Man Utd have spent more on servicing the Glazers than their squad over the last 15 years…
Here are some of the eye-watering figures behind the Glazers’ stewardship of United, thanks in part to the wonderful Swiss Ramble, whose delve into the numbers goes much deeper.
£790million – the amount it cost the Glazer family to acquire a controlling stake in United in 2005.
£550million – the total debt immediately loaded on to the club as a result of the Glazers’ takeover. This was made up of £275million of ‘payment in kind’ hedge fund loans at an initial 14.25% interest rate, and £265million of bank loans.
£3.05billion – the club’s current valuation, according to Forbes. Barcelona (£3.5billion), Real Madrid (£3.4billion) and Bayern Munich (33.06billion) are valued higher.
£526million – United remain in debt to the tune of over half a billion pounds, 16 years after the takeover. In the Premier League, only Tottenham have larger debts but at least they have a new stadium to show for it. At Old Trafford, the roof is leaking. Before the Glazers, United had no debts.
In the last 15 years #MUFC have generated an impressive £5.9 bln revenue, but had £5.4 bln expenses (including £2.9 bln wages and £1 bln player amortisation), leading to £467m operating profit. This was boosted by £257m profit on player sales, but £817m interest meant £92m loss. pic.twitter.com/ptLDzQk1Ex
— Swiss Ramble (@SwissRamble) May 4, 2021
£5.9billion – the revenue generated by United in the 15 years up to 2020 under the Glazers’ ownership
£5.4billion – the club’s expenses during the same period, which includes £2.9billion spent on player wages and £1billion on player amortisation.
£467million – total operating profit in 15 years since 2005.
£817million – the total amount paid in interest over the 15-year period up to 2020 to service debts, an average of £54million (or one Fred) per season.
£1.005billion – the net spend on players under the Glazers to 2020. United spent £1.4billion on new arrivals; they made £400million from player sales.
£1.073billion – the total amount spent to finance the Glazers’ ownership in the form of interest payments (£704million), debt repayments (£244million) and dividends (£125million)
£496million – the amount spent on interest payments between 2010 and 2020, more than all the other Premier League clubs combined. United’s total is £356million more than the second-highest amount (Arsenal, £140million)
16 per cent – the share of United’s £6.8billion expenditure spent on financing the debts.
£185million – the amount spent on club infrastructure at Old Trafford and Carrington. Five Premier League clubs, including Brighton, have spent more in the last 10 years.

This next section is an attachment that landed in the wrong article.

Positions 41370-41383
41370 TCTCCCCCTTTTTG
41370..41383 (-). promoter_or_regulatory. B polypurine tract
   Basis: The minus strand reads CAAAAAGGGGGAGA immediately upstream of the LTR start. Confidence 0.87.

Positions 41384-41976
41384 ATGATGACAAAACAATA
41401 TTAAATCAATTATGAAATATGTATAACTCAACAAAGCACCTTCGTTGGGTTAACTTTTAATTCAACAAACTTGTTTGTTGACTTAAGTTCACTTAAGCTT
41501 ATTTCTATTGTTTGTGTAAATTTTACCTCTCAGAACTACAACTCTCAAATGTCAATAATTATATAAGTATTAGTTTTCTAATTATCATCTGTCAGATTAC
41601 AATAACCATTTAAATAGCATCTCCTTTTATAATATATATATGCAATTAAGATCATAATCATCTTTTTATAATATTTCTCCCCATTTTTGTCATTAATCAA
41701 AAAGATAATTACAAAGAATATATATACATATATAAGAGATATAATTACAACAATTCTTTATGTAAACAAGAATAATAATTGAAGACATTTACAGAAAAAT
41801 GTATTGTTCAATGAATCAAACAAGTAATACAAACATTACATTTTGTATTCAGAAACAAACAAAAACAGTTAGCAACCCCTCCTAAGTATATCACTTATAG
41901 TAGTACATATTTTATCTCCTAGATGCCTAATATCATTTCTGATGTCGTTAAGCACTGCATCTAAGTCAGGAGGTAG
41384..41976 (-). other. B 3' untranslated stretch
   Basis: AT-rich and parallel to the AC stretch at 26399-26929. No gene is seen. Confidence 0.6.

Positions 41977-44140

£22.2million – the average dividend paid per year over the five years from 2016 to 2020.
£336million – the rise in revenue under the Glazers between 2005 and 2020. But Manchester City (£417million) and Liverpool (£370million) have enjoyed bigger growth in the same period.
£94million – the growth in broadcasting revenue, an increase of 204%. But Chelsea (£130million, 247%), Liverpool (£152million, 305%), Manchester City (£166million, 686%) and Tottenham (£107million, 373%) have all enjoyed larger growth in the same period.
£224million – the growth in commercial revenue between 2005 (£55million) and 2020 (£279million). Manchester City have enjoyed the same growth, from £22million to £246million – 1026%
£3million – the negligible growth in commercial revenue from 2017 and 2020. Other big six clubs’ commercial growth over the same period: Tottenham – £86million; Liverpool – £80million; Chelsea – £37million; Man City – £28million; Arsenal – £25million.
£1.1billion – the gap in revenue between United (£5billion) and the Premier League’s next highest earners, Manchester City (£3.9billion), between 2010 and 2020.
£118.1million – the fall in revenue (£509million from £627.1million) up to June 30, 2020.
£23.2million – the annual loss made by United up to June 30, 2020.
£23million – the amount in dividends paid out to shareholders by United, mainly to the six Glazer siblings (around £18.5million), in the same period.
£7billion – according to The Guardian, a valuation of the club the Glazers are keen to achieve in the long-term, more than double its current value. What the f*ck would that look like?